Acetazolamide in Acute Decompensated Heart Failure with Volume Overload

Acetazolamide in Acute Decompensated Heart Failure with Volume Overload

Mullens W. NEJM 2022; 387:1185 – 1195. doi:10.1056/NEJMoa2203094

Clinical Question

  • In adult patients with acute decompensated heart failure (ADHF), does the addition of acetazolamide to loop diuretics improve decongestion by day 3?

Background

  • Fluid overload has been independently shown to increase mortality in the general ICU population
  • A recent registry study of nearly 50,000 ICU admissions reported that around half of all ICU patients are administered diuretics during their stay – in 95% of instances patients receive furosemide
  • The ASCEND-HF trial showed that a high proportion of patients with ADHF were admitted to a critical care area (ICU or CCU) and re-admission rates are high (50% within 6 months)
  • Readmission is associated with increased morbidity and mortality, however optimal strategies for decongestion are yet to be determined

What did they do?

  • Between 2018 and 2022, 519 adult patients admitted to hospital with ADHF and clinical signs of fluid overload alongside a raised BNP were randomised
  • Important exclusion criteria included current use of acetazolamide or an SGLT2 inhibitor, hypotension (SBP < 90 mmHg), a GFR < 20 ml /min
  • Treatment with IV furosemide > 80 mg (or equivalent) during index hospitalization was not allowed prior to randomisation
  • Patients were randomised in 1:1 ratio to receive either 500mg dose of acetazolamide or matching placebo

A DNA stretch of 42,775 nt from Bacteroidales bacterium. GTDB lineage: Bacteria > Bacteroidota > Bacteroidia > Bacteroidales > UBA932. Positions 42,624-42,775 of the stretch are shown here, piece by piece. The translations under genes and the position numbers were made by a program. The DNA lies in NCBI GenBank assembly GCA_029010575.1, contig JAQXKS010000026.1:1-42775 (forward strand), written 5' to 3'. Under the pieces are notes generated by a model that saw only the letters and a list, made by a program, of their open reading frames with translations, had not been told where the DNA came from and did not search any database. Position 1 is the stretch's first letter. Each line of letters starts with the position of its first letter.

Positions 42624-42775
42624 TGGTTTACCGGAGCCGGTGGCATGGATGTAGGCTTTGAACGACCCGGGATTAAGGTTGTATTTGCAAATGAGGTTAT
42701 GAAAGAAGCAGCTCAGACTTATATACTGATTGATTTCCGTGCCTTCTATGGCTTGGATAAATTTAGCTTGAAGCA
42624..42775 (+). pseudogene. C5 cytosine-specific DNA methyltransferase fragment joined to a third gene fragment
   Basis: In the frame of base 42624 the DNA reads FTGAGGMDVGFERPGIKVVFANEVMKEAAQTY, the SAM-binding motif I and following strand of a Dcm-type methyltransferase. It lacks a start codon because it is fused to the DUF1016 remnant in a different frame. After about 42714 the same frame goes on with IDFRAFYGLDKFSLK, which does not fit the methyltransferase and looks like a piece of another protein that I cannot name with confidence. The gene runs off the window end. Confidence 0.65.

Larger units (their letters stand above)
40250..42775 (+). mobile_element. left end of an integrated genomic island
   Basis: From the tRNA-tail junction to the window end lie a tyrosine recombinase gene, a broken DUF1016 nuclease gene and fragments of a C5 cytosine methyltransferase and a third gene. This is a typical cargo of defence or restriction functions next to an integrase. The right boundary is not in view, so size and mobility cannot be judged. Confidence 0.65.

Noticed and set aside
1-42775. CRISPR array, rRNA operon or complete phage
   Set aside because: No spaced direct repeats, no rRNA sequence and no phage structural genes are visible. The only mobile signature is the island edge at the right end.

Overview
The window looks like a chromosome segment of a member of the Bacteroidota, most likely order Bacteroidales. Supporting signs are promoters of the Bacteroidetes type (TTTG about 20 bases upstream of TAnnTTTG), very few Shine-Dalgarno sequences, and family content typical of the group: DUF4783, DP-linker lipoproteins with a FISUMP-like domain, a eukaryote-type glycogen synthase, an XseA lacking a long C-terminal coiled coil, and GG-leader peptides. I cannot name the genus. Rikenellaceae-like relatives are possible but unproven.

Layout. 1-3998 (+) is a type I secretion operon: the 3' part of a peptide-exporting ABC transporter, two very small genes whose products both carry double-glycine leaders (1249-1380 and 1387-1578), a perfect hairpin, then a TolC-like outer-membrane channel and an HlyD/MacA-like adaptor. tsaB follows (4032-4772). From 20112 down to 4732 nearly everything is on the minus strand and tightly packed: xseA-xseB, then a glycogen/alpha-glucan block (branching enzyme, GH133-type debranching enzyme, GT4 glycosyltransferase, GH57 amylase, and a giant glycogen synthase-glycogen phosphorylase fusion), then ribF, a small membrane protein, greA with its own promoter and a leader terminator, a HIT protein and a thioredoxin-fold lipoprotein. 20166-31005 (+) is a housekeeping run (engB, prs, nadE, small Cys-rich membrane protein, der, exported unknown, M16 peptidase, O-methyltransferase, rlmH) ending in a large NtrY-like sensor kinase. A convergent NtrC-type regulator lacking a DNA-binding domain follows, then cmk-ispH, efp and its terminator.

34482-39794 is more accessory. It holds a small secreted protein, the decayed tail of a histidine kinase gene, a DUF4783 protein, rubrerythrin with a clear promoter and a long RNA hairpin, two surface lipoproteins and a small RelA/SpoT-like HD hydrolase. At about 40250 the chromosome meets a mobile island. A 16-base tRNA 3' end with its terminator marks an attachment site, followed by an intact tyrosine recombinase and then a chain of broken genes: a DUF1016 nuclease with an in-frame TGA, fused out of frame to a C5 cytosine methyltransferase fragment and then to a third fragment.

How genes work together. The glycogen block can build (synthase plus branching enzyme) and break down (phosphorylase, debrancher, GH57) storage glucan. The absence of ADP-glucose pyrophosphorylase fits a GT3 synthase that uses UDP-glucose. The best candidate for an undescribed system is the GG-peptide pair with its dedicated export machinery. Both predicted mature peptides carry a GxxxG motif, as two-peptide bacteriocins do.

• This was given for 3 days or until complete decongestion (clinical absence of fluid overload (oedema, pleural effusions and ascites)
  • Loop diuretics were given at double maintenance dose (as a bolus and then split into two doses per day for the next 2 days)
    • Median daily maintenance dose of furosemide was 60mg across all groups
  • Treatment could be escalated according to a protocol if urine output insufficient and ongoing evidence of fluid overload
  • Baseline characteristics were balanced between groups

What did it show?

  • ┬áIncreased rates of successful decongestion in acetazolamide group (RR 1.46, 95% CI 1.17 – 1.82)
  • This seemed to persist to hospital discharge in an exploratory analysis
  • Increased diuresis (500mls at 48 hours, 95% CI 200 to 800mls) and natriuresis on day 2 in acetazolamide group
  • No difference in mortality or length of hospital stay
  • No difference in adverse events

How does it fit into other evidence?

  • The DOSE trial was a 2×2 factorial trial that randomized patients with acute decompensated heart failure (ADHF) to a high or low dose furosemide strategy as either a bolus or continuous infusion
  • No significant difference in patient’s perceived symptoms or renal function was noted between the groups, however across all groups only ~15% were free from congestion at 72 hours
  • This study shows that decongestion can be improved with the addition of acetazolamide, however, benefit with respect to patient focused outcomes have yet to be shown
  • Ultrafiltration as a strategy to decongest ADHF patients has also been studied (UNLOAD, CARESS-HF) with differing results with respect to success of decongestion and hospital readmissions

External Links

Metadata

Summary author: George Walker
Summary date: 30th May 2023

Picture by: fietzfotos/Pixabay

 

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